Wash your hands, you sinners, and purify your hearts. James 4:8
At the sink, two little children cheerfully sing the “Happy Birthday” song—two times each—while washing their hands. “It takes that long to wash away the germs,” their mother tells them. So even before the COVID-19 pandemic, they’d learned to take time to clean dirt from their hands.
Keeping things clean can be a tedious process, as we learned in the pandemic. Scrubbing away sin, however, means following focused steps back to God.
James urged believers in Jesus scattered throughout the Roman Empire to turn their focus back to God. Beset by quarrels and fights, their battles for one-upmanship, possessions, worldly pleasures, money, and recognition made them an enemy of God. He warned them, “Submit yourselves, then, to God. Resist the devil, and he will flee from you. . . . Wash your hands, you sinners, and purify your hearts, you double-minded” (James 4:7–8). But how?
“Come near to God and he will come near to you” (v. 8). These are sanitizing words describing the necessity of turning to God to scour away the soil of sin from our lives. James then further explained the cleaning method: “Grieve, mourn and wail. Change your laughter to mourning and your joy to gloom. Humble yourselves before the Lord, and he will lift you up” (vv. 9–10).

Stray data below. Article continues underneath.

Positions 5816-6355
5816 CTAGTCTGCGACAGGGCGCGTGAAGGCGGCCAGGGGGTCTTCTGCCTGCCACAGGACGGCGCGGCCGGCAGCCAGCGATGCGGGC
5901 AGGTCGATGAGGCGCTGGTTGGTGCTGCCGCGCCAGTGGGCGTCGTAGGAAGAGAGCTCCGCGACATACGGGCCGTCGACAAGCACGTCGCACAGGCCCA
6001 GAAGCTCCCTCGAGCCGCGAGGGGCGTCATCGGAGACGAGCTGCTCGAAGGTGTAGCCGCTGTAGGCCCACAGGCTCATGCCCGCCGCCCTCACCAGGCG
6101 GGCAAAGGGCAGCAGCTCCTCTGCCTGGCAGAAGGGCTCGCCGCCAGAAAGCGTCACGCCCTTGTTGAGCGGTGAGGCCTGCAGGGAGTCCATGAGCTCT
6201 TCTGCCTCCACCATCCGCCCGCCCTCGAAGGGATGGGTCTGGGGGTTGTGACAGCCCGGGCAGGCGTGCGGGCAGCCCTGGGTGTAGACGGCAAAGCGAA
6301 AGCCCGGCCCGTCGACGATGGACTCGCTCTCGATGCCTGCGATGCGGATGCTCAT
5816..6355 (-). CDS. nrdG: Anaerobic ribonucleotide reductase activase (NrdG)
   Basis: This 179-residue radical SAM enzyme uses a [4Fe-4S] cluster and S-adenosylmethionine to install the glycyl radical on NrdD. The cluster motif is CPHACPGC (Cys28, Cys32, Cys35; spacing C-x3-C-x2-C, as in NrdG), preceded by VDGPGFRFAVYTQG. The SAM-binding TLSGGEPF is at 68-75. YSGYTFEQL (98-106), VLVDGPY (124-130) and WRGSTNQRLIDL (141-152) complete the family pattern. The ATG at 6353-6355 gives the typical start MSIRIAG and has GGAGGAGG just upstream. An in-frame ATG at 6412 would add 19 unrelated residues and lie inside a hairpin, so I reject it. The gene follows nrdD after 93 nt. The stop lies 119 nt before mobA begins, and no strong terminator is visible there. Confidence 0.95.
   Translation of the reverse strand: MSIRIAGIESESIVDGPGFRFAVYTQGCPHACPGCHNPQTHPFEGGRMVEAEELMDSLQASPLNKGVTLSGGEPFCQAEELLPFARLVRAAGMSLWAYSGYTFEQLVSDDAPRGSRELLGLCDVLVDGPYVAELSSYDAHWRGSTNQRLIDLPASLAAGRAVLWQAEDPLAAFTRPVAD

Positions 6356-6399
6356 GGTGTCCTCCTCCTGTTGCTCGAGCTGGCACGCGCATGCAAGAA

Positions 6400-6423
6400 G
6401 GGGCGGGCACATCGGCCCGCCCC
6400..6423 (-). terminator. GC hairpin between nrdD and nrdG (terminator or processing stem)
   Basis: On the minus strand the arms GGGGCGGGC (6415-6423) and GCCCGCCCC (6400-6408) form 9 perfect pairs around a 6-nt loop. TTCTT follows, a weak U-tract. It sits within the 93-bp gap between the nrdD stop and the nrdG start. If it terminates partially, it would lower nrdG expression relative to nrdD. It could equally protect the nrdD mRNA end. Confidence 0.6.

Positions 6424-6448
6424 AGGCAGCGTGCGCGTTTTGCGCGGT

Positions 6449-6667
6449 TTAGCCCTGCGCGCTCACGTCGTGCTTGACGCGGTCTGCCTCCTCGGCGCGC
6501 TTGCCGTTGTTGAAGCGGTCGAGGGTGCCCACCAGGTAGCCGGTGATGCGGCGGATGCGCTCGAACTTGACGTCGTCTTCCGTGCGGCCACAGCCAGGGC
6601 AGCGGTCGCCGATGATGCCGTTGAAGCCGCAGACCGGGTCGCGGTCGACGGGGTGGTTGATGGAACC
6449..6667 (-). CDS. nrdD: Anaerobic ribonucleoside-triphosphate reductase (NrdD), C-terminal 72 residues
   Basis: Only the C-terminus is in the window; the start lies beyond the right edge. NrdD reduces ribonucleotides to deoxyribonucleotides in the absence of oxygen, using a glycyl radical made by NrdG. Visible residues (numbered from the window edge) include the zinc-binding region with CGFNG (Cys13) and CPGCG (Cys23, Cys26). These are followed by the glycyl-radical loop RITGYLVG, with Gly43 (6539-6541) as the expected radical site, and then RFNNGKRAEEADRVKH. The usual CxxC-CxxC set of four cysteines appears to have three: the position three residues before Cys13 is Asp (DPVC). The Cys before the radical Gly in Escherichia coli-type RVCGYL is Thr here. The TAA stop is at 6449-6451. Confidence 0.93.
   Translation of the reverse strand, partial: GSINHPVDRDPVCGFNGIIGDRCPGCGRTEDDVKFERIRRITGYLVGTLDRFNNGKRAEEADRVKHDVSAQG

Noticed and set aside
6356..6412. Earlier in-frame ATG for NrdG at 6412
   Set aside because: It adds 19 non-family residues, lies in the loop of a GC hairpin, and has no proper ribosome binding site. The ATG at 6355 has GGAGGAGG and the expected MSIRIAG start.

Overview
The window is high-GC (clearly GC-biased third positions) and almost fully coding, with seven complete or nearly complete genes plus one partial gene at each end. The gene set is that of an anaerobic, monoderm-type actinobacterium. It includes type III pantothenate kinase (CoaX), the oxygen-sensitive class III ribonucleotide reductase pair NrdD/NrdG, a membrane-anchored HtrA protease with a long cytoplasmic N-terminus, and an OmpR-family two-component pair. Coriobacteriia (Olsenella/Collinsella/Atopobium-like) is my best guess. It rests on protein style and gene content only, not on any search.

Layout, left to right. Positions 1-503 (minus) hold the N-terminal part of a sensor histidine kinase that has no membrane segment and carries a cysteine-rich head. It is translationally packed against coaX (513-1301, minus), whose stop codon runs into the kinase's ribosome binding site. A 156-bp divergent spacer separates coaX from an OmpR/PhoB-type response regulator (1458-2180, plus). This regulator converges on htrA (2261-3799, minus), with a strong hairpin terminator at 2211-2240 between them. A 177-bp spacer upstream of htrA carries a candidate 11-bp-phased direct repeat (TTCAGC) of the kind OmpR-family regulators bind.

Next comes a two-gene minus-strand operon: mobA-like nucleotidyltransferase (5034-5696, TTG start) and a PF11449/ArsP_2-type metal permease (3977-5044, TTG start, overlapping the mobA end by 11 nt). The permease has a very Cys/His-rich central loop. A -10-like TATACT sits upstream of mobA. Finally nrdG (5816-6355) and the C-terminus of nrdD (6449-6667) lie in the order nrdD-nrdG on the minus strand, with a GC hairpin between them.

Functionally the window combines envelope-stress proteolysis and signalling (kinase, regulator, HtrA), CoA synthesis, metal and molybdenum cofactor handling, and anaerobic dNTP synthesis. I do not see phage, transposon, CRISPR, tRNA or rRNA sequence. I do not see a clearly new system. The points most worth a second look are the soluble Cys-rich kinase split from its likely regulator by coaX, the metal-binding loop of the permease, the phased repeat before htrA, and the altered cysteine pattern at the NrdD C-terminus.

Dealing with our sin is humbling. But, hallelujah, God is faithful to turn our “washing” into worship.
Where in your life does sin persist? Have you turned back to God to let Him clean you up?
Holy God, thank You that Your cleaning methods for purifying sin draw me back to You. Wash my hands and purify my heart as I return.
The name James is the English equivalent of the Hebrew name Yaacob (or Jacob, like the ancient Jewish patriarch). Several prominent New Testament men bear this name. One was the son of Zebedee—one of Jesus’ twelve original disciples who was martyred (Acts 12:1–2). Another was the James who wrote the letter that bears his name, of whom we know some important things. First, he was the half-brother of Jesus (Mark 6:3). It seems that he didn’t come to faith until following the resurrection when the risen Christ appeared to him personally (1 Corinthians 15:7). Acts 1:14 lists those gathered in the upper room after Jesus’ ascension, mentioning His brothers, which presumably included James. Eventually, James became a primary leader in the church of Jerusalem, arbitrating the church’s council on Paul’s mission to the gentiles (Acts 15:13).